# Lower bound on triangle area in terms of semiperimeter.

I am currently trying to figure out if it's possible to give a better lower bound to the area of a triangle in terms of its semi-perimeter (or perimeter).

If the sides of a triangle are $a$, $b$ and $c$, and the semiperimeter is $s$, then using Heron's formula, I get: $16T^2 = s(s - a)(s - b)(s - c)$

Since all of $(s-a)$, $(s-b)$, $(s-c)$ are smaller than $s$, by substituting $s$ I can give an upper bound of $16T^2 < s^4$, and from there $T^2 < s^4/16$ pretty easily. On the other hand, to get a lower bound, other than simply eliminating the terms I mentioned above to get $s < 16T^2$ and then $T^2 > s/16$, I don't see what else I can do...

Surely, this lower bound can be improved right?

EDIT: I am also assuming the triangles I am working with, all have integer sides and an angle of 60 degrees.

• There is no lower bound (unless you include degenerate triangles, in which case the lower bound is $0$). You can "flatten" a triangle of given perimeter arbitrarily "thin". s < 16T^2 This doesn't make sense dimensionally, you cannot compare a length to the square of an area. – dxiv May 1 '17 at 20:23
• @dxiv Would it change anything if there is a further constraint that all side lengths be necessarily integers and the triangle has a 60 degree angle? – BizarreCake May 1 '17 at 20:25
• @quasi That's very interesting! Can you please elaborate a bit? – BizarreCake May 1 '17 at 21:02
• @BizarreCake -- Actually, my previous comment (now deleted) was an error. Even with your new conditions, the ratio $T/S^2$ can be made arbitrarily close to zero. – quasi May 1 '17 at 21:39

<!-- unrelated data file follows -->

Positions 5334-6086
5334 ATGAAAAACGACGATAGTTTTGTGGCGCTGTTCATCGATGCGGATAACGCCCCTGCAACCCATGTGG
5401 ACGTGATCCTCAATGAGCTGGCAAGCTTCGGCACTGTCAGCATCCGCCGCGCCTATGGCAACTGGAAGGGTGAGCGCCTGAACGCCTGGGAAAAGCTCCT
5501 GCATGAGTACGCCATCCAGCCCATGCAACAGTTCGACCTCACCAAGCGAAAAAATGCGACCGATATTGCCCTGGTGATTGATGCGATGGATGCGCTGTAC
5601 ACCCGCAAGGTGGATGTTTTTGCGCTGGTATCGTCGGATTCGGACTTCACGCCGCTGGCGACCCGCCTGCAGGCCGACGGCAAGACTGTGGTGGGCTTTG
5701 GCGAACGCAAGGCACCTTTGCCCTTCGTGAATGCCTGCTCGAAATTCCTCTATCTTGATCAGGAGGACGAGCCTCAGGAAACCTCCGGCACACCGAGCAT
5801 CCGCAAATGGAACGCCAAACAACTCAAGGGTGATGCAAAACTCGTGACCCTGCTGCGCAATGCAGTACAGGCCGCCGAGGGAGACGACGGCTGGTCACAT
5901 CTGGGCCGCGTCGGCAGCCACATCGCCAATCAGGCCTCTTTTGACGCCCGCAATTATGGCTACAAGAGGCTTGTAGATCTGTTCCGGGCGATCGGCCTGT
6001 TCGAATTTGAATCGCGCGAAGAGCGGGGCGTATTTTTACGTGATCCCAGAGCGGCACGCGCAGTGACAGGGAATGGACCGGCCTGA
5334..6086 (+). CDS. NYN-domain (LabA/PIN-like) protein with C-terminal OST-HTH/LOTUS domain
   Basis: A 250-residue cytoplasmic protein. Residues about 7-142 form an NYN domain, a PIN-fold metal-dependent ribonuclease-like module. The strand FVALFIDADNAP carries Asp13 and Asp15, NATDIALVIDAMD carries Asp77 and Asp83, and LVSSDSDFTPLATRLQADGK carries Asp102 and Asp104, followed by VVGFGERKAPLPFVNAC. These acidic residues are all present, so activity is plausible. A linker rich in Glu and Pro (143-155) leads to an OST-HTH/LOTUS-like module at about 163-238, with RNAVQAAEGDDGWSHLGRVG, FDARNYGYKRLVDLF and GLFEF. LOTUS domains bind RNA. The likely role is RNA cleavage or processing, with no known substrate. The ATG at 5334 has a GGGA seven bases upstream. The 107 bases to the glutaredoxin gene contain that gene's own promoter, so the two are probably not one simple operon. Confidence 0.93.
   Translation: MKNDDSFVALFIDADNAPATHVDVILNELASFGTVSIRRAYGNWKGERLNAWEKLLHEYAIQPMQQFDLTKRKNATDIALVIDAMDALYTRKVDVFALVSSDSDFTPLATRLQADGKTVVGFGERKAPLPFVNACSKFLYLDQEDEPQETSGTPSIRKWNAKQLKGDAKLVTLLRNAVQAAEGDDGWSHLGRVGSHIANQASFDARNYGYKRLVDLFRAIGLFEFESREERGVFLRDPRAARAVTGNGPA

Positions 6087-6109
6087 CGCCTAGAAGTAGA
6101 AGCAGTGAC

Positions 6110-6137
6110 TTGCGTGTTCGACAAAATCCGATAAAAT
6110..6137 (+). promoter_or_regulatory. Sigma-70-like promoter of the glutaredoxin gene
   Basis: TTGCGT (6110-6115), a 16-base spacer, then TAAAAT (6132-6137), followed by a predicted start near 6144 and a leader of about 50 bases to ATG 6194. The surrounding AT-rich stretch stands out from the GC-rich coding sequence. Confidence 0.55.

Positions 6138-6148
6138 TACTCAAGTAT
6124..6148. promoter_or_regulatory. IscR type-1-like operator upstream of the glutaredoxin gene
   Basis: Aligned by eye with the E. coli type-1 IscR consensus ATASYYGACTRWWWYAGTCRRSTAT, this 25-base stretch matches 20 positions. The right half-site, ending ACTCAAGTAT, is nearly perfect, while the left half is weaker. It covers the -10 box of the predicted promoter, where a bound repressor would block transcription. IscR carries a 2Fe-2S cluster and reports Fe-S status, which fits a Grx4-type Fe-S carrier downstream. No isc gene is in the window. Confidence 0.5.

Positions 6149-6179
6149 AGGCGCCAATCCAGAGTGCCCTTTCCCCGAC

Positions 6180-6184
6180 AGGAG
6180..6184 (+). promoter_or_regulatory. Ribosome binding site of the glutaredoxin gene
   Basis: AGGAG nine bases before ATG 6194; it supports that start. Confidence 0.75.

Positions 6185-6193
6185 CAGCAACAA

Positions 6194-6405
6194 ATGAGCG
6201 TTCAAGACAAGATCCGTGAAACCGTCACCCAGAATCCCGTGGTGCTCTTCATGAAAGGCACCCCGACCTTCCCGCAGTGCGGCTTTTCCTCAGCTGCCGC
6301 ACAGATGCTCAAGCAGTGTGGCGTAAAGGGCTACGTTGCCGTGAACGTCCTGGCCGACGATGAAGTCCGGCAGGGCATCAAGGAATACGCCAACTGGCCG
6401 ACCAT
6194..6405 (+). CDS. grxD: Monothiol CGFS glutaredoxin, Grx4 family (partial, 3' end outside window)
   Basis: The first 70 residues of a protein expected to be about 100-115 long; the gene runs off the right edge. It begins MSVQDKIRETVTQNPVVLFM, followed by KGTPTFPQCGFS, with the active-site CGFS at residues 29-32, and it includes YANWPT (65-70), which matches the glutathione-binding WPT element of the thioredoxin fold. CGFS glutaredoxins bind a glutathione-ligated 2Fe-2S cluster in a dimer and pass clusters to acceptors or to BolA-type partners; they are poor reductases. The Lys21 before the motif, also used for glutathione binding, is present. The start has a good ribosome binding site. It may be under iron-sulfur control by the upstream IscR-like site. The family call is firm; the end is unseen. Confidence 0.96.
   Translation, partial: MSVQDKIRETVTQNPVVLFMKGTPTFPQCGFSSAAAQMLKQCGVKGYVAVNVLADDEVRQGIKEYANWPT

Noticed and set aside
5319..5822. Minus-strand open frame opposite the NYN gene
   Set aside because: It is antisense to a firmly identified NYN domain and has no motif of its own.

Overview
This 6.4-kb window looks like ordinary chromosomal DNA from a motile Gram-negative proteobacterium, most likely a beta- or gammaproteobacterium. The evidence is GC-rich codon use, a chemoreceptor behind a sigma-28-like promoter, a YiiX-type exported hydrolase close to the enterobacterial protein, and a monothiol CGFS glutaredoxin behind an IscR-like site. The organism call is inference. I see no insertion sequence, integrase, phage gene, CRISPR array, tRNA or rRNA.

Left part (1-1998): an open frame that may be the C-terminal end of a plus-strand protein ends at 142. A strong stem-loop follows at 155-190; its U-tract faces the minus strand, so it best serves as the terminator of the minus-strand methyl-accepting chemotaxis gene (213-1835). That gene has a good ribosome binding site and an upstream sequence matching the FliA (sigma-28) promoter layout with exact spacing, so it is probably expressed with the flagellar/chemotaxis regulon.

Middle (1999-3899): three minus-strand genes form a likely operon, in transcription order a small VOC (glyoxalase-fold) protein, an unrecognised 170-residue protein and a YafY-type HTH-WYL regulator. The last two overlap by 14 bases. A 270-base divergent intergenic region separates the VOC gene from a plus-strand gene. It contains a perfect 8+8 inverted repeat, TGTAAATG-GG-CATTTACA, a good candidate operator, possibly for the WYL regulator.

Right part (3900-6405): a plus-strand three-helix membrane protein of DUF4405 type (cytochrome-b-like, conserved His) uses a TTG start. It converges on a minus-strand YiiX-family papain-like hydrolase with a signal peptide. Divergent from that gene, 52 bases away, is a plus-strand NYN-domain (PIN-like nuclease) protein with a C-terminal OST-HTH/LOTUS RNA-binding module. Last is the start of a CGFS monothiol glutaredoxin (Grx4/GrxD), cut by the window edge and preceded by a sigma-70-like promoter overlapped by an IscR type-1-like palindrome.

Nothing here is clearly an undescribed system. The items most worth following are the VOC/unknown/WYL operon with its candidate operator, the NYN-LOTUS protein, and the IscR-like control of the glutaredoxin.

• @BizarreCake Those additional premises do in fact change the problem significantly. Such triangles would only exist for certain values of the perimeter, and there will only be a finite (usually small) number of them. Lookup Integer triangles with a 60° angle and Eisenstein triples. – dxiv May 1 '17 at 21:48

## 1 Answer

The greatest lower bound of $T$, for a given $s$, is $0.$

Given $s>0,$ take $t \in (0,\pi /2).$ Let $U=s/(1+\cos t)$

Take isosceles triangle $ABC$ with $AB=AC=U$ and $\angle ABC=\angle ACB=t.$ Then $BC=2(AB)\cos \angle ABC=2U\cos t .$

So the semi-perimeter of $ABC$ is $U(1+\cos t)=s.$

The area of $ABC$ is $$T= \frac {1}{2}(BC)(AB\sin \angle ABC)=\frac {1}{2} (2U\cos t)(U\sin t)=$$ $$= U^2\cos t \sin t<U^2 \sin t<s^2\sin t$$ which can be arbitrarily small if $t$ is small enough

• OP's (edited) question is asking for integer sides and an angle of 60 degrees. – dxiv May 2 '17 at 0:12